When asked to self identify by gender, the largest slice identified as woman or she (49%), followed by men or he (39%) and other (12%). “Other” included trans, non-binary, genderqueer, gender fluid, gender non-conforming, and agender people.  

Over three quarters of my audience identify as queer, while 19% had a non-LGBTQ identity. Included in queer were people who identified as gay (11), queer (6), other (6), femme (5), bi (4), trans (3), non-binary (3), genderqueer (2), gender fluid (2), gender non-conforming (2), and agener (2). Non-LGBTQ+ people included straight (3) and cis (8).

When asked if they identify with racial, ethnic, or cultural groups, 43% were White / European, 23% did not identify with a racial or ethnic identity, 12% were Mixed or Jewish, 10% were Latinx, 9% Asian, 5% African American, 5% Middle East, 4%, Immigrant,  1%, Native American, 1% Australian. Respondents could identify with more than one category.

I included some overlapping categories people chose to identify with such as immigrant, Australian, Jewish, and Middle East.  It’s notable that a significant portion of viewers identified with no racial, ethnic, or cultural identity, just as many who didn’t identify with a religion or gender. 

“The piece, which questions on a cosmic level our artificial divide between the animate and the inanimate”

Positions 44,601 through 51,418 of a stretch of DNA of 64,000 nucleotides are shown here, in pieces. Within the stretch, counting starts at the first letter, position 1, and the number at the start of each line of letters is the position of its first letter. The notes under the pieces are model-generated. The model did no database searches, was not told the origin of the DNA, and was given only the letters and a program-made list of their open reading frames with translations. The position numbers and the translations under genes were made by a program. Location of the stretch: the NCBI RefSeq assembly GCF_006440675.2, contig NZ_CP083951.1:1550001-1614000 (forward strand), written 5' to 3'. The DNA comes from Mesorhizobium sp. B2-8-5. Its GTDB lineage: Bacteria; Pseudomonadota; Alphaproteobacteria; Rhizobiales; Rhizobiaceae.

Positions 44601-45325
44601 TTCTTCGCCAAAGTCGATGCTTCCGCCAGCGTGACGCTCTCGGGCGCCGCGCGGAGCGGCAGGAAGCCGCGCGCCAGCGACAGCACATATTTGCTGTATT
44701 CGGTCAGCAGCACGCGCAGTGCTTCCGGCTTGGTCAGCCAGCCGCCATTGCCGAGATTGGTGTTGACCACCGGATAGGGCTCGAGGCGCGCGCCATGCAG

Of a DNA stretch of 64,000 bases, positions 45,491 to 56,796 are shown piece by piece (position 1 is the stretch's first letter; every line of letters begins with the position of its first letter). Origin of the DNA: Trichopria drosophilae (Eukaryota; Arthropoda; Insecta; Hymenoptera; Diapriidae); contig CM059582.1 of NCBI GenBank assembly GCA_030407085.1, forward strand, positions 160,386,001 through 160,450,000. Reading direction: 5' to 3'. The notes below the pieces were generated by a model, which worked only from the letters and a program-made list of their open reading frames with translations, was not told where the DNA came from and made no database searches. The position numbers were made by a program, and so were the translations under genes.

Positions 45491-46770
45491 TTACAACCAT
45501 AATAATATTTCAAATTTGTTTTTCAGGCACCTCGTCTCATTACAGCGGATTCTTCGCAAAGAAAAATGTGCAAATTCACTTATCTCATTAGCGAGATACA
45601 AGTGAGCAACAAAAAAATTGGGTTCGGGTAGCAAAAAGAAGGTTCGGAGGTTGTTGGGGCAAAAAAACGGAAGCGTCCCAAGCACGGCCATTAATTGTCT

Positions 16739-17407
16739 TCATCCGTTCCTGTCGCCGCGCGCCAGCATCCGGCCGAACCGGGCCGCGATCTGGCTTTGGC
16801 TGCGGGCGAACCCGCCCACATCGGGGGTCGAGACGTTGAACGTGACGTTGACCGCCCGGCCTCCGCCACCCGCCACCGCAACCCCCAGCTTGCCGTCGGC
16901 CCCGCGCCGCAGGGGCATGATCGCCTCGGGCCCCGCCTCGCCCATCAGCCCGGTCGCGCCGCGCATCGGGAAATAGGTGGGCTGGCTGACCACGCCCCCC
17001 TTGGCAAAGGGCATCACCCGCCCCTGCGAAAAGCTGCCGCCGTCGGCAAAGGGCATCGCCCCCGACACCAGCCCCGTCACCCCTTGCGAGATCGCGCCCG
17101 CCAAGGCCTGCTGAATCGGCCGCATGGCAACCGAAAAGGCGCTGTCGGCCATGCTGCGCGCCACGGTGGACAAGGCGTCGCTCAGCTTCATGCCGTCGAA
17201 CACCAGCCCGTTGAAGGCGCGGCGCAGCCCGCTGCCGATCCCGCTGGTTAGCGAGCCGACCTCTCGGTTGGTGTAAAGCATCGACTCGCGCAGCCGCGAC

LA Weekly

I was curious what belief systems might be held by the audience of an object  performance infused with animism that flirts with the creation of the multiverse and what happens after we die. I was impressed by the diversity of viewers’ religious, spiritual, and philosophical belief systems.

photo: Kelly Stuart

Half of viewers were unaffiliated, which included Atheists, Agnostics, and “Nones”.  While Americans without a religious affiliation represent one of the fastest growing demographics, my audience was almost double that of a 2017 Public Religious Institute study which estimated “Nones” as 24% of the American population.

Buddhists and Jewish audience members tied for second place at 13.6%, followed by those who identified as Spiritual at 4.8%. In fourth place were Wiccans, (Ex)/Catholics, and Christians at 3.2%.  In fifth place at 2.4% were Taoists, Humanists, Pagans, Unitarians, people who practice meditation, and people who believe in love. Unarians (a UFO-based religion), Quakers, Protestants, and people who identified with New Age tied for 6th place at 1.6%.

A significant chunk, “other”, was a collection of beliefs held by just one audience member (or 0.8% of the whole). “Other” included viewers with the following belief systems: The teachings of Abraham Hicks, Arts Writing, Baptist, Education, Critical Thinking, Crystals, DIY, Ex-Mormonism, The Greater Good, Astrology, Communism, Dandyism, Energy, Esoteric, Nihilism, Feminism, God/(ess), The Teachings of Louise Hay, Life Force, Hinduism, Parking Karma, Kindness, Mindfulness, A Personal System, Satanism, Simultaneity, and Sufism.